The market value of property will continue to change. Unfortunately, property values do not all change at the same rate; some increase or decrease at a faster rate due to location, desirability of the neighborhood or property, age and physical condition, etc. The key word in the reassessment program is accuracy. Taxes cannot be levied fairly unless the true value of each property is known. Correct assessments are not possible unless correct appraisals of property are made in light of present value, not what it was worth in past years. This is the most important function of a continuing assessment equalization system.

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B.

WILL MY TAXES INCREASE BECAUSE OF REASSESSMENT?

Some property will notice a decrease in taxes, some will stay the same and some will pay more taxes. Reassessment is not created to raise taxes, it is intended to distribute the taxes collected more fairly among all property owners. Because there have been five-years since the last reassessment ­ of which most of those values were based on sales from 2001 and 2002, property values are likely to increase. Unless a property is badly in need of repair, it is unusual for property a value to go down from the 2004 reassessment. Because of the increase in values during reassessment, state law requires that local government reduce the millage rate (ie tax rate or levy) to what is called a "rollback millage." C. STATE LAW PROVIDES ROLLBACK MILLAGE

Code of Laws of S.C. 12-37-251(E): "In the year of reassessment the millage rate for all real and personal property must not exceed the rollback millage, except that the rollback millage may be increased by the percentage increase in the consumer price index for the year immediately preceding the year of reassessment." Rollback millage is calculated by dividing the prior year property tax revenue by the adjusted total assessed value applicable in the year the values derived from a county wide equalization and reassessment program are implemented. The amount of assessed value must be adjusted by deducting assessments added for property or improvements not previously taxed for new construction, and for renovation of existing structures. D. APPRAISAL/ASSESSMENT SYSTEM WILL CONTINUE TO BE UPDATED The countywide reassessment program is scheduled to be updated every five years. The 2009 values will remain as is (no changes) until the next general reappraisal unless: 1. Construction activity has taken place on the property. 2. The property was carried as part of an acreage parcel the prior year and is now a lot. 3. Multiple Lot Ownership Discount: Owners of ten (10) or more lots may apply to the Assessor by May 1 4. Owners may have requested a review of the prior year's value to be effective for the current year. 5. Changes by the Assessor as required by law. See SC Real Property Reform Act of 2006. To read this act in its entirerity, you can refer to 12-37-(3110-3170) of the South Carolina Code of Law. http://www.scstatehouse.gov/code/t12c037.htm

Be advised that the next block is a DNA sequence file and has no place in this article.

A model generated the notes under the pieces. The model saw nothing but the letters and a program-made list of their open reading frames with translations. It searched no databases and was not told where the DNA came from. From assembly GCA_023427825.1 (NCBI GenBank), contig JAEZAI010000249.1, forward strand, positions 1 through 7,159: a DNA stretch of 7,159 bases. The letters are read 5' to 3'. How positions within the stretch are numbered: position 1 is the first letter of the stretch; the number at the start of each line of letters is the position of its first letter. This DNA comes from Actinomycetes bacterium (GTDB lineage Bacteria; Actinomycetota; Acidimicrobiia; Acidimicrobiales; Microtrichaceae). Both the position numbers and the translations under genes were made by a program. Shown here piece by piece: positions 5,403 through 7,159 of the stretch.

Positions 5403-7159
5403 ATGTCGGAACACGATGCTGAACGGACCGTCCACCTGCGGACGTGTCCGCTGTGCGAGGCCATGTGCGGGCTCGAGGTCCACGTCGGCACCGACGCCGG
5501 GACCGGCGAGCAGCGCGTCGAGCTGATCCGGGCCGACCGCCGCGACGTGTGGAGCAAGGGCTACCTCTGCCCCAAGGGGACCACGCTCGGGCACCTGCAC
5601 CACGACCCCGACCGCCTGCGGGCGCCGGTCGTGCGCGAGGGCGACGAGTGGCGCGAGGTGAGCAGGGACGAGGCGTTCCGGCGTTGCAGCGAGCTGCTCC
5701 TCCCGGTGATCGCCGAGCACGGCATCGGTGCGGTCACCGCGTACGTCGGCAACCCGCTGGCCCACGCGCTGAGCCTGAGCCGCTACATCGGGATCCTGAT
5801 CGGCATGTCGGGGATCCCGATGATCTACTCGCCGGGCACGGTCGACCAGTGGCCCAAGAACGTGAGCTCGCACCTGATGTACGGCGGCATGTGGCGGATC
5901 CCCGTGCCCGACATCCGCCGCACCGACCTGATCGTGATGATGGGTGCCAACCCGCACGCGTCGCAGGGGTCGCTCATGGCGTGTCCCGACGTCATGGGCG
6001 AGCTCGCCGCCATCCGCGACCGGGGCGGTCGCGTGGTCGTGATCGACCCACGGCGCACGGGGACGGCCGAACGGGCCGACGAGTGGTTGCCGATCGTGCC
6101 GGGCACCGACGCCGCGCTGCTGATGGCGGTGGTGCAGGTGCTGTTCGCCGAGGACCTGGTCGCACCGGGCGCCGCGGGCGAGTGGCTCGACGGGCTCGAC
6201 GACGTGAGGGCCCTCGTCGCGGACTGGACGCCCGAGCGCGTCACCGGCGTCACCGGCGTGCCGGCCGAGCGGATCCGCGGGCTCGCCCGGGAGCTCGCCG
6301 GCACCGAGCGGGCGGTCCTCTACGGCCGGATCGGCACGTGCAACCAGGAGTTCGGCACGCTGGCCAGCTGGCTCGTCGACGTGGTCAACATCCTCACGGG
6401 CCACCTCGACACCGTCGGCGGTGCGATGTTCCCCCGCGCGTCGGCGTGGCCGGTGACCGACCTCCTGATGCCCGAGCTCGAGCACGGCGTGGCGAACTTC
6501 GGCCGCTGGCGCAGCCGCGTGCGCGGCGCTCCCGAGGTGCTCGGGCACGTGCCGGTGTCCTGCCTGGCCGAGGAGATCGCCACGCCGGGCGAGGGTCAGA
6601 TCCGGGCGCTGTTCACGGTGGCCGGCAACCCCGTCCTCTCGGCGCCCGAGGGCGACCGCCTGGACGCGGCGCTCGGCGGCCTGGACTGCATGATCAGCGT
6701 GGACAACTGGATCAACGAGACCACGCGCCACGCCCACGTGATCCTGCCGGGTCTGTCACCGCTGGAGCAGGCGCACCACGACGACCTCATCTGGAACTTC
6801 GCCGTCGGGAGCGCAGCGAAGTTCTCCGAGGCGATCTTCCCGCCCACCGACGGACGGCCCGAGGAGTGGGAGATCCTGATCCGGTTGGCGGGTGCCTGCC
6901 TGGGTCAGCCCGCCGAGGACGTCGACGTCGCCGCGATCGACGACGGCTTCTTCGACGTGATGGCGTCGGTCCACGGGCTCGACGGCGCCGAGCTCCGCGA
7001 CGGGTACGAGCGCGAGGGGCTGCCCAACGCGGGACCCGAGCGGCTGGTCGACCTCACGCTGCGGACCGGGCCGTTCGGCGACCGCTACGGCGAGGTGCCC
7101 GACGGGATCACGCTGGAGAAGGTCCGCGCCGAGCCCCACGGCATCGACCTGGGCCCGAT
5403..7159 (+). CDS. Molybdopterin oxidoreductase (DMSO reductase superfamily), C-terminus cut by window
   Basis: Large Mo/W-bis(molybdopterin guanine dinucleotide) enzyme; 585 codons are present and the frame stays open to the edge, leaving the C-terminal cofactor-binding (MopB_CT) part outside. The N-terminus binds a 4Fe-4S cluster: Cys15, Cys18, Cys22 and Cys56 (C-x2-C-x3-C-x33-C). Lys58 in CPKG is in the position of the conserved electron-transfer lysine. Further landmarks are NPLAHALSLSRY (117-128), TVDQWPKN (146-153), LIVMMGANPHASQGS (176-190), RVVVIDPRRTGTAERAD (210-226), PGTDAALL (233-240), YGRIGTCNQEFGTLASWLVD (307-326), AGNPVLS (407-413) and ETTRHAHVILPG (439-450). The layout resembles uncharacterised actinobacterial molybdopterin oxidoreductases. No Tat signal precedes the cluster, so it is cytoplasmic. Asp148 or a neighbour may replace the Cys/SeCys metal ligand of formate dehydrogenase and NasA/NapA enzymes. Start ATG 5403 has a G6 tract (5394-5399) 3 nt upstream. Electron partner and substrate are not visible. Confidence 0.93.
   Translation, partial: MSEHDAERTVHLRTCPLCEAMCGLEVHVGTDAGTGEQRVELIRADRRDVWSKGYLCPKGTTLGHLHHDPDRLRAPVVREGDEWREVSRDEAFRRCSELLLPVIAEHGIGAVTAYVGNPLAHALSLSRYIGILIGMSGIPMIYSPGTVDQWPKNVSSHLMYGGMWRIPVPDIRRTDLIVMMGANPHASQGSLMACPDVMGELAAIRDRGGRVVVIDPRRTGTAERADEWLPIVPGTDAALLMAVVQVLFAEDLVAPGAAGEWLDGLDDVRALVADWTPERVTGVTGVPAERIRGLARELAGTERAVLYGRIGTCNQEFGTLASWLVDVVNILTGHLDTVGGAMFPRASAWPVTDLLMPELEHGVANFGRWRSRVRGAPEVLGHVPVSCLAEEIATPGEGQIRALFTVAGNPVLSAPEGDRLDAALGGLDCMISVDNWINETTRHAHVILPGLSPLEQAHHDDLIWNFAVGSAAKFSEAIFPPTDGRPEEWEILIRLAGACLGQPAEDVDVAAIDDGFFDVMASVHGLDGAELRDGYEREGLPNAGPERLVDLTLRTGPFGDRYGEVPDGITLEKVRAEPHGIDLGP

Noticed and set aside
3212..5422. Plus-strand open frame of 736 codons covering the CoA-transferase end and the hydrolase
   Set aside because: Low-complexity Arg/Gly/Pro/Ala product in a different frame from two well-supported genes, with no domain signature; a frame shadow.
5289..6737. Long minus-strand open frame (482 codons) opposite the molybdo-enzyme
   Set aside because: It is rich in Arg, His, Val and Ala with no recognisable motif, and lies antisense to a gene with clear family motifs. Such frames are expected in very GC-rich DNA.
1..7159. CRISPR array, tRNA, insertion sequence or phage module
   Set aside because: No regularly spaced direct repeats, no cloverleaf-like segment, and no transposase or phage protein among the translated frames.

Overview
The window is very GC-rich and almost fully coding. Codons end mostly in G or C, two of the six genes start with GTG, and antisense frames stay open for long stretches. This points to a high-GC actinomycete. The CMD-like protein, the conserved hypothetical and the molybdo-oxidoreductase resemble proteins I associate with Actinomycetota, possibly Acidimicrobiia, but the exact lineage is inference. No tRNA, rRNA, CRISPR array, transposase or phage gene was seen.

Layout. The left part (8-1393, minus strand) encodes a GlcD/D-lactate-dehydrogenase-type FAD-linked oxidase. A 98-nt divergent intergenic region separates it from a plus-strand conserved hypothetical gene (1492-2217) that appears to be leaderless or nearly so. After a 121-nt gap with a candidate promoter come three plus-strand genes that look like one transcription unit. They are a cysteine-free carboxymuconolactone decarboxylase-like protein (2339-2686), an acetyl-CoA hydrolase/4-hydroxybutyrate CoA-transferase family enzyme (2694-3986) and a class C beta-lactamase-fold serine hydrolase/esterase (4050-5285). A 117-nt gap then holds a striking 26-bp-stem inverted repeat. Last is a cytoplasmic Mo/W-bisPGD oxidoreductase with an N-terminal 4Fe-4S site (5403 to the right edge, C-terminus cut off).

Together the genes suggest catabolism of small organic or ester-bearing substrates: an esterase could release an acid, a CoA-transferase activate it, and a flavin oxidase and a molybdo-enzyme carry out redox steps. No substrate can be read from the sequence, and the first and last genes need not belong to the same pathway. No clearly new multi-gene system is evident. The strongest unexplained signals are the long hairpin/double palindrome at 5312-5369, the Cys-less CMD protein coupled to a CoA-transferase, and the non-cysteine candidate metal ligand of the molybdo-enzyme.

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The South Carolina Real Property Valuation Reform Act of 2006

A. The South Carolina Real Property Valuation Reform Act of 2006 · Exempts legal residence from school operating millage. · Reimburses school districts for the tax revenue exempted. · Increases state sales tax by 1%. · Reduces state sales tax on unprepared food to 0% effective 11/1/07. · Caps county and school millage by CPI and population growth. · Caps increases in value of all property to 15% during the five year reassessment cycle.

· This act also creates what is called an Assessable Transfer of Interest (ATI). An ATI is defined as a transfer of an existing

interest in real property that subjects the real property to appraisal. For purposes of this definition, an existing interest in real property includes life estate interests. SC Code of Law Section 12-37-3150(A). See below for additional information on

ATI's. B. WHEN TO REVALUE PROPERTY BASED ON AN ATI-